When Monster Energy took over as the titular sponsor of the Cup series, one of the statements the company made encouraged drivers to show raw emotion and to demonstrate their feelings, sometimes through physicality. After the race at Las Vegas, it appears that Kyle Busch got the message. The only problem – the company that actually pays his bills, Mars Inc., released a statement condemning Busch’s actions.
And that’s the difficulty that Monster faces with trying to get the drivers of the series to show a little more, ahem, spirit. What’s good for Monster is not good for the buttoned-up climate of the boardrooms of many of the companies sponsoring the drivers. Doesn’t mean that the get together between the two yellow colored teams wasn’t great spectacle though.
Happiness Is… 3 Races. The season is but three races old and already drivers are getting cranky. That didn’t take long. How wild is it that Busch lost his mind so quickly into the season? The continued mentions of how Busch has changed, has matured, that he’s no longer the lunatic that he can be at times is all just window-dressing.
Busch, like his brother before him, is a personality that seems to be kept in a pressure cooker with the lid ready to pop off if a careful eye isn’t held on him at all times. Apparently it doesn’t take much. Was the contact between Joey Logano and Busch out of line or a deliberate attempt to wreck Busch? Not really – but that’s how Busch saw it and that’s what matters.
The resulting brouhaha, or whatever you want to call it, was just like so many other NASCAR fights in recent years – more show than blows. Followed by the ready appearance of a NASCAR official to get things back in order. That’s OK though, these type of moments help put the sport at the top of the highlight reels. Bill Lester’s comment on Twitter summed up things quite well:
You can thank Joey and Kyle in advance for the ratings boost for next week's race. #nascar
— Bill Lester (@Bill_Lester) March 12, 2017
Happiness Is… Keselowski. He’s brash. He’s inclined to offer an insightful intelligent comment as he is to throw out something inanely dumb. He’s successful and he carries that with him, a swagger to complement his bravado. He’s also disliked, and sometimes hated. He can race with the best of them and other times disappear on track. The one thing that Brad Keselowski has been, especially when he’s given a competitive car, is entertaining.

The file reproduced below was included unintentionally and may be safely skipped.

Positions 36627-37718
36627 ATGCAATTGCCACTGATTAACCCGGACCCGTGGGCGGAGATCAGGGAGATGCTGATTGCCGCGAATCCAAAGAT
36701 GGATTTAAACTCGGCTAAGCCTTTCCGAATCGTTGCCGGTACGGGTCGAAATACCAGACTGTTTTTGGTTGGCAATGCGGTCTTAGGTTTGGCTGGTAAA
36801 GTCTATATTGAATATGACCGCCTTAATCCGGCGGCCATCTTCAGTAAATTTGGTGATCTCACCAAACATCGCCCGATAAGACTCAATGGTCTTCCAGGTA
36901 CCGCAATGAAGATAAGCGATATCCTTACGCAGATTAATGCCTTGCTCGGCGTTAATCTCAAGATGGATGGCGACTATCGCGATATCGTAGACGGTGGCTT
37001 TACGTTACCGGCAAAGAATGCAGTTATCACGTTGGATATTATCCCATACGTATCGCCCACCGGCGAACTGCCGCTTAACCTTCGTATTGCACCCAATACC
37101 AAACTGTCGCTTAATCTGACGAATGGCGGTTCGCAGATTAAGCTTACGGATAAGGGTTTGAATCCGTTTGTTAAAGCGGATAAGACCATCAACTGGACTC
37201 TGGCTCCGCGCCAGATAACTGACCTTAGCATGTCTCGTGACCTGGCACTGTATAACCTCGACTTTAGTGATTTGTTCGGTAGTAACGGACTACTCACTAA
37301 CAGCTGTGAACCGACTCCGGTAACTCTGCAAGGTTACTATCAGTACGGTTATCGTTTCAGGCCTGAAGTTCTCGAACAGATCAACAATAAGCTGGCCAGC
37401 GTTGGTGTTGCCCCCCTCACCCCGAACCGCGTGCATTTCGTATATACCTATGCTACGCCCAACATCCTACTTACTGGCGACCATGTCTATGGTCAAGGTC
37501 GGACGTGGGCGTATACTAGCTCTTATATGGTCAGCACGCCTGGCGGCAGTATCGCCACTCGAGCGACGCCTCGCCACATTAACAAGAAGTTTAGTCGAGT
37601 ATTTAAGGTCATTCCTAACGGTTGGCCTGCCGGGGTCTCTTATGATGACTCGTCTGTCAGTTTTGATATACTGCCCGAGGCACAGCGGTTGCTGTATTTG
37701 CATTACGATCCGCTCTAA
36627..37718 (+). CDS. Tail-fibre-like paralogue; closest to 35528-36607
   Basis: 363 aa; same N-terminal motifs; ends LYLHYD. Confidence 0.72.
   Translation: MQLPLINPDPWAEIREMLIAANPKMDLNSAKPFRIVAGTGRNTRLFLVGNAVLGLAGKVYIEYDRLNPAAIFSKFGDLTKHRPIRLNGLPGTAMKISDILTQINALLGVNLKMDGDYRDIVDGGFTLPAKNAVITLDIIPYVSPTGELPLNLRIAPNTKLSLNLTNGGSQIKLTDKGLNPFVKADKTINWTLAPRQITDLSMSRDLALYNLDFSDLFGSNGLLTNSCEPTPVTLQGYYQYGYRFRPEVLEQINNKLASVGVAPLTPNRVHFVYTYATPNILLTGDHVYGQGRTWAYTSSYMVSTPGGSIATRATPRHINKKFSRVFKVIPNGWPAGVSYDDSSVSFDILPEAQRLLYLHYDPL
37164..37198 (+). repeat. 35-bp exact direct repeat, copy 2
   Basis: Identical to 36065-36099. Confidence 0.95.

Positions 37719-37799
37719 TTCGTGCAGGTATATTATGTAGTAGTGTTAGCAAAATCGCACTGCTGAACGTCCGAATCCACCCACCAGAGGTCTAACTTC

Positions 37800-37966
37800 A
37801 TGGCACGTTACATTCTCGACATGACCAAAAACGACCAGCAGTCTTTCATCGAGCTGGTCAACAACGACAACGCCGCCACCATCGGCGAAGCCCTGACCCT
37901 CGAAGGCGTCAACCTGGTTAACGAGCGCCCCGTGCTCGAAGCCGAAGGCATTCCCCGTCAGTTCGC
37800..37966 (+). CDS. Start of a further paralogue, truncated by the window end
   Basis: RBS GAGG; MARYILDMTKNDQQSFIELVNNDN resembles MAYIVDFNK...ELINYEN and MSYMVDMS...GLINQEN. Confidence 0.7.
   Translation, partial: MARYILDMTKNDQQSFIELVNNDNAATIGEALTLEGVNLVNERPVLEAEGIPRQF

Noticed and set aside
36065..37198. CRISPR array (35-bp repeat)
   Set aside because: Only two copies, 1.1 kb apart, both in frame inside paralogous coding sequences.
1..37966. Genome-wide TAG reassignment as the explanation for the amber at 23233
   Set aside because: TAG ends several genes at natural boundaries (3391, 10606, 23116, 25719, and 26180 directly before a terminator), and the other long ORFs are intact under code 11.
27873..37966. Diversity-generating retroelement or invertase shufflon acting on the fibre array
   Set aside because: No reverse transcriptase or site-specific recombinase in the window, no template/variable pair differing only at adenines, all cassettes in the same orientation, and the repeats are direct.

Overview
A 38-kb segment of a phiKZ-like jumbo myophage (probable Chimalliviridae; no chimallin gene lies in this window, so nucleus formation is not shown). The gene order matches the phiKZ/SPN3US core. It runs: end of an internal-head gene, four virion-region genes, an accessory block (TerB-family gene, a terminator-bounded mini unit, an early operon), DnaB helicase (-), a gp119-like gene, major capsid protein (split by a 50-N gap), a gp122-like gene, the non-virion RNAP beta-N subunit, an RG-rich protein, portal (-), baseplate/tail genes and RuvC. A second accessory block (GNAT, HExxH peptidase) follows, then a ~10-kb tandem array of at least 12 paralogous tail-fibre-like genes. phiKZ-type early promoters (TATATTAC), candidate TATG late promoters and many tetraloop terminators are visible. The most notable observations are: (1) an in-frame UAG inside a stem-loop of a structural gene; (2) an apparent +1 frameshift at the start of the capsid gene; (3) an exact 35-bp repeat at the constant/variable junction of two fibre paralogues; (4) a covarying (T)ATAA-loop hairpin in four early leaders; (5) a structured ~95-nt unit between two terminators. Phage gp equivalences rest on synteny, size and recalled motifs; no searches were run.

It looked as though Keselowski had all but wrapped up the last race at Las Vegas, continuing his dominance at the track and gaining win number two on the year. Then he slowed, Martin Truex eked past him, and then the fun that led to the Busch-Logano dust up. So in many ways we all have the driver of the No. 2 to thank for making the season just a bit more entertaining in the early going.
His winning drive at Atlanta comprised overcoming an early team miscue (loose wheel), a big heaping of fortune (Kevin Harvick speeding on pit road), and his own driving acumen (snookering Kyle Larson). Rather than smoothly winning another race, he petered home to a decent finish but incited the silly drama hovering over the sport this week. In recognition of his efforts for the last two races, we all should be thankful for Keselowski.
Happiness Is… Likes. This past week, one of the lesser stories was that of Dale Earnhardt Jr. giving Facebook honcho Mark Zuckerberg a ride in a two-seater at Charlotte Motor Speedway. Zuckerberg’s visit is part of what is basically a community outreach program for the company, as he plans to visit different communities to obtain a better feel for their users and whatnot. While the whole thing smacks of being more PR than earnest fact-finding, there is a benefit to NASCAR.
Having Zuckerberg live-stream his time at CMS gave the sport another way of being advertised and to who knows what audience. That kind of positive exposure is something the sport needs (and craves) and can do wonders toward better establishing other streams of interest. Having Earnhardt involved made the event that much more of hype-able. Now, if only Zuckerberg would take a little bit of his billions and invest them somewhere in the sport, that’d be wonderful.
Happiness Is…Brackets. The sporting world will likely being doing its lovefest with college basketball this weekend as the NCAA tournament will be happening. As such, this weekend serves as an opportunity to examine just how NASCAR stands against something as mighty as the tournament. While the Cup race bested all sports two weeks ago, being the highest watched sporting event, March Madness is a different animal altogether. While one would expect numbers to be done, if they just hold steady it would have to be viewed as a win. With Busch’s confrontation of Logano, the sport should have enough momentum to make that happen.
About the author
As a writer and editor, Ava anchors the Formula 1 coverage for the site, while working through many of its biggest columns. Ava earned a Masters in Sports Studies at UGA and a PhD in American Studies from UH-Mānoa. Her dissertation Chased Women, NASCAR Dads, and Southern Inhospitality: How NASCAR Exports The South is in the process of becoming a book.
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